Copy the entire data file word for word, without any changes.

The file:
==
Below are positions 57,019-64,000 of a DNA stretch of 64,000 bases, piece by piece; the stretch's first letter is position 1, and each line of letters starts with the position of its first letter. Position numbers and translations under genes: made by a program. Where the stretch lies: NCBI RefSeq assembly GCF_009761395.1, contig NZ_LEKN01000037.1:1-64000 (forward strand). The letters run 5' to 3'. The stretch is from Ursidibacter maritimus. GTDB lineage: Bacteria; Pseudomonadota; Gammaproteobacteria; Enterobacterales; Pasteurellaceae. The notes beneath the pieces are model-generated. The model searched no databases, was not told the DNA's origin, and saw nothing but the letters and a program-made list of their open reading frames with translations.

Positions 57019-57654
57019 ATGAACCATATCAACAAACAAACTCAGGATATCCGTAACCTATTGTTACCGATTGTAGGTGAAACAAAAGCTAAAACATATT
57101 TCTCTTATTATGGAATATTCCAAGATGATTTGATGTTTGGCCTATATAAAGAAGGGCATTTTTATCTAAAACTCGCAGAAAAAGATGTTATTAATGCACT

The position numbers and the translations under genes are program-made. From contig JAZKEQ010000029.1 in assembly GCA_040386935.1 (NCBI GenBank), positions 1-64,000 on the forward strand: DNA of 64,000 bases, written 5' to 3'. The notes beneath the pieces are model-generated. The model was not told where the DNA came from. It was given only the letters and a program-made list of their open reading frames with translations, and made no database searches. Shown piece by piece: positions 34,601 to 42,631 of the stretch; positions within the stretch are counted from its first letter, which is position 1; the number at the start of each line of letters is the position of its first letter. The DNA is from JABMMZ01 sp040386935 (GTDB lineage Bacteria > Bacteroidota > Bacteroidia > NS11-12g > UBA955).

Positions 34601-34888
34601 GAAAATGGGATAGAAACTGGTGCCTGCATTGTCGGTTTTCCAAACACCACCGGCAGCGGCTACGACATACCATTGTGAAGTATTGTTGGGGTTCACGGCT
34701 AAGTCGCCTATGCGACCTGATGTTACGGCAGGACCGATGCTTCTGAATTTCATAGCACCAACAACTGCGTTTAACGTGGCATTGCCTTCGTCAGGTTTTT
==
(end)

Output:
Below are positions 57,019-64,000 of a DNA stretch of 64,000 bases, piece by piece; the stretch's first letter is position 1, and each line of letters starts with the position of its first letter. Position numbers and translations under genes: made by a program. Where the stretch lies: NCBI RefSeq assembly GCF_009761395.1, contig NZ_LEKN01000037.1:1-64000 (forward strand). The letters run 5' to 3'. The stretch is from Ursidibacter maritimus. GTDB lineage: Bacteria; Pseudomonadota; Gammaproteobacteria; Enterobacterales; Pasteurellaceae. The notes beneath the pieces are model-generated. The model searched no databases, was not told the DNA's origin, and saw nothing but the letters and a program-made list of their open reading frames with translations.

Positions 57019-57654
57019 ATGAACCATATCAACAAACAAACTCAGGATATCCGTAACCTATTGTTACCGATTGTAGGTGAAACAAAAGCTAAAACATATT
57101 TCTCTTATTATGGAATATTCCAAGATGATTTGATGTTTGGCCTATATAAAGAAGGGCATTTTTATCTAAAACTCGCAGAAAAAGATGTTATTAATGCACT

The position numbers and the translations under genes are program-made. From contig JAZKEQ010000029.1 in assembly GCA_040386935.1 (NCBI GenBank), positions 1-64,000 on the forward strand: DNA of 64,000 bases, written 5' to 3'. The notes beneath the pieces are model-generated. The model was not told where the DNA came from. It was given only the letters and a program-made list of their open reading frames with translations, and made no database searches. Shown piece by piece: positions 34,601 to 42,631 of the stretch; positions within the stretch are counted from its first letter, which is position 1; the number at the start of each line of letters is the position of its first letter. The DNA is from JABMMZ01 sp040386935 (GTDB lineage Bacteria > Bacteroidota > Bacteroidia > NS11-12g > UBA955).

Positions 34601-34888
34601 GAAAATGGGATAGAAACTGGTGCCTGCATTGTCGGTTTTCCAAACACCACCGGCAGCGGCTACGACATACCATTGTGAAGTATTGTTGGGGTTCACGGCT
34701 AAGTCGCCTATGCGACCTGATGTTACGGCAGGACCGATGCTTCTGAATTTCATAGCACCAACAACTGCGTTTAACGTGGCATTGCCTTCGTCAGGTTTTT